More than 200 airlifted to safety from California wildfire

U.S. & World

An air tanker drops retardant at a wildfire burns at a hillside in Yucaipa, Calif., Saturday, Sept. 5, 2020. Three fast-spreading wildfires sent people fleeing and trapped campers in one campground as a brutal heat wave pushed temperatures above 100 degrees in many parts of California. (AP Photo/Ringo H.W. Chiu)

SHAVER LAKE, Calif. (AP) — More than 200 people were airlifted to safety after a fast-moving wildfire trapped them in a popular camping area in California’s Sierra National Forest.

The California Office of Emergency Services said Black Hawk and Chinook helicopters were used for the rescues that began late Saturday and continued through the overnight. At least two people were severely injured and 10 more suffered moderate injuries.

The wildfire burning near Shaver Lake exploded to 56 square miles (145 square kilometers), jumped a river and cut off the only road into the Mammoth Pool Campground, national forest spokesman Dan Tune said. At least 2,000 structures were threatened in the area about 290 miles (467 kilometers) north of Los Angeles, where temperatures in the city’s San Fernando Valley reached 117 degrees (47 Celsius).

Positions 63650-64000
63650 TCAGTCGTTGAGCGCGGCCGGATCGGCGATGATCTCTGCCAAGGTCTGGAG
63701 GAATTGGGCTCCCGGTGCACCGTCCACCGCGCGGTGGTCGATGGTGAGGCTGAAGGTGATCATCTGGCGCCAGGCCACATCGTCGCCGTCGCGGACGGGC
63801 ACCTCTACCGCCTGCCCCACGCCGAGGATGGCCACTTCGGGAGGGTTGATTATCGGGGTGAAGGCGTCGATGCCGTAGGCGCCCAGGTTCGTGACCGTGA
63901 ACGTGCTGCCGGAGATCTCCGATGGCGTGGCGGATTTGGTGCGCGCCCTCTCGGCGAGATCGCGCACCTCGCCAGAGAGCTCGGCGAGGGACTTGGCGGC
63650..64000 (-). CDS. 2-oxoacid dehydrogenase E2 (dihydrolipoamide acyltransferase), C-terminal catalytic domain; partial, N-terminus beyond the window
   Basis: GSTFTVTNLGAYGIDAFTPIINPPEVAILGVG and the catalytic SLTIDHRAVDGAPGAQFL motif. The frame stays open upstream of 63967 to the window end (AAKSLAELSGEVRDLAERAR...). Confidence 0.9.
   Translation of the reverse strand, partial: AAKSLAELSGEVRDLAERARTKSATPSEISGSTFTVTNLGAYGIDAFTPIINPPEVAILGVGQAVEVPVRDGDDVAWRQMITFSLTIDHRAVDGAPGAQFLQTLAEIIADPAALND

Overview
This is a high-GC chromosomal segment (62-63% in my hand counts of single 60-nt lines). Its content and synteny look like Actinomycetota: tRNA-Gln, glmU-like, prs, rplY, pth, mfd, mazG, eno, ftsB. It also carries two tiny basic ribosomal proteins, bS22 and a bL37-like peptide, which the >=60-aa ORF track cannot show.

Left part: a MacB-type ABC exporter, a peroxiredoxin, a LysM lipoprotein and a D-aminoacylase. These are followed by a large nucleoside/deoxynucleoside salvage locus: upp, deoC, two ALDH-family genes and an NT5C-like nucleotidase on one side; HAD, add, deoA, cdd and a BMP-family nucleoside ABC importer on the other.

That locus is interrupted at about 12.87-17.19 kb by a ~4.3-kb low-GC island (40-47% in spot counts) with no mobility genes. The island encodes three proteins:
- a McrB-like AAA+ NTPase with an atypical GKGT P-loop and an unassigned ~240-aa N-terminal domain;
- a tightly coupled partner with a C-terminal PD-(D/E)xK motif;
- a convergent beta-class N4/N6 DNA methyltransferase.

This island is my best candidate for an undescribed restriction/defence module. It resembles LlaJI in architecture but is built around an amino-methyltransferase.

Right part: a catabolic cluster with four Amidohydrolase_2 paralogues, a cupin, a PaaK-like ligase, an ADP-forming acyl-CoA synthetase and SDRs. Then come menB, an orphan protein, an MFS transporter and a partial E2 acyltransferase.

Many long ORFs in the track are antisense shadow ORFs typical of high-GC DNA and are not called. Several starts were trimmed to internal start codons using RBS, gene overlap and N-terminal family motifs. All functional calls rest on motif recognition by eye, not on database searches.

Tune said the campers were told to shelter in place until fire crews, aided by water-dropping aircraft, could gain access to the site.

The lake 35 miles (56 kilometers) northeast of Fresno is surrounded by thick pine forests and is a popular destination for boating and fishing. Bone-dry conditions and the hot weather fueled the flames.

“Once the fire gets going, it creates its own weather, adding wind to increase the spread,” Tune said.


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